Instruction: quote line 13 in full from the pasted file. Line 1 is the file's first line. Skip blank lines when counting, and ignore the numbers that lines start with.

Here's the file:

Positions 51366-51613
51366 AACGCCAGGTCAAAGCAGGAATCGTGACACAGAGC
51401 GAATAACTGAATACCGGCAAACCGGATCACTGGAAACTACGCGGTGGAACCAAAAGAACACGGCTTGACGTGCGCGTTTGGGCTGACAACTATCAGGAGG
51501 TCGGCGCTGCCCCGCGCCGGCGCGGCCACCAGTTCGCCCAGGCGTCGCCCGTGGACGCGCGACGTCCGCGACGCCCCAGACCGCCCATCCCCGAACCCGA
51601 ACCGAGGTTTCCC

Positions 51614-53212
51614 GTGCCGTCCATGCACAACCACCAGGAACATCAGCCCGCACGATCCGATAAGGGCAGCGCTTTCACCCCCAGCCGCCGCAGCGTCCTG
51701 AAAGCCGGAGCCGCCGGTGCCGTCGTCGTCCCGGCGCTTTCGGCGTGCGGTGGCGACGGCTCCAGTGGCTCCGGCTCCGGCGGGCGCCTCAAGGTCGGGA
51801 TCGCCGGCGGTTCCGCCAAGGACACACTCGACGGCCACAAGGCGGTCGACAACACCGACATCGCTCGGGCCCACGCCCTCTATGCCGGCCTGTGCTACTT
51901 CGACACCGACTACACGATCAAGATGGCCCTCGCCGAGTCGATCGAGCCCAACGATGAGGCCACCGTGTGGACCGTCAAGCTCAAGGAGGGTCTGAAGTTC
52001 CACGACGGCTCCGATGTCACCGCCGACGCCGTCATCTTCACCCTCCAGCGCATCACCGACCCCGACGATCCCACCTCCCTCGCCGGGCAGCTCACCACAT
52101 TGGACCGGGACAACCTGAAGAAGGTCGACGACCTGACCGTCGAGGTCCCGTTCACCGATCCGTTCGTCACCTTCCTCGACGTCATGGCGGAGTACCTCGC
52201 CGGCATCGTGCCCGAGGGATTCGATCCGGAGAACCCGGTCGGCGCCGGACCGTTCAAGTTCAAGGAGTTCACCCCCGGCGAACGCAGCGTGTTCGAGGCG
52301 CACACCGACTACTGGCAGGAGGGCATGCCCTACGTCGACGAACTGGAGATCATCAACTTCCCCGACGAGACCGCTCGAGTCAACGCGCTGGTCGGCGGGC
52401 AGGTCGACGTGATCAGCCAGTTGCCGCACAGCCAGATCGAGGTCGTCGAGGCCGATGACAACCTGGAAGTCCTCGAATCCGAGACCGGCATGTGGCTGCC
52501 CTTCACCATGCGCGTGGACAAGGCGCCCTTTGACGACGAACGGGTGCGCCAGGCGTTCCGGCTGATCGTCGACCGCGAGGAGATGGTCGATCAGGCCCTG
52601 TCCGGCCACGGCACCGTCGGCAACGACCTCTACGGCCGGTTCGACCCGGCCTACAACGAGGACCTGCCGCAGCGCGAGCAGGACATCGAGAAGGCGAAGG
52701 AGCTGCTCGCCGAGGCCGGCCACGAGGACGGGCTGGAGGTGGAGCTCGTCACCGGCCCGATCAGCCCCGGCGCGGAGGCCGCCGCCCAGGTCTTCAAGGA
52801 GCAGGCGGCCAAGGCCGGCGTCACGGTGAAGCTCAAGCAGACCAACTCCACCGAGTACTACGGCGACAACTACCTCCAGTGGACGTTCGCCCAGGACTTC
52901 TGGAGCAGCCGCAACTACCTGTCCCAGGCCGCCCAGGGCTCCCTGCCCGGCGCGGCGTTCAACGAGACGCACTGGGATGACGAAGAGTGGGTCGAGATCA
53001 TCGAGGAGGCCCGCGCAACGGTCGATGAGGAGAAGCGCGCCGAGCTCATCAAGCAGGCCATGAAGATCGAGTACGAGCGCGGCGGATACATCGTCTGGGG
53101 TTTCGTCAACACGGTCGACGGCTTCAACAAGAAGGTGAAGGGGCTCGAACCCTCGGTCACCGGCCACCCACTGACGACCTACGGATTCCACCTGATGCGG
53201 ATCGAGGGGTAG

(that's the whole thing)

52201 CGGCATCGTGCCCGAGGGATTCGATCCGGAGAACCCGGTCGGCGCCGGACCGTTCAAGTTCAAGGAGTTCACCCCCGGCGAACGCAGCGTGTTCGAGGCG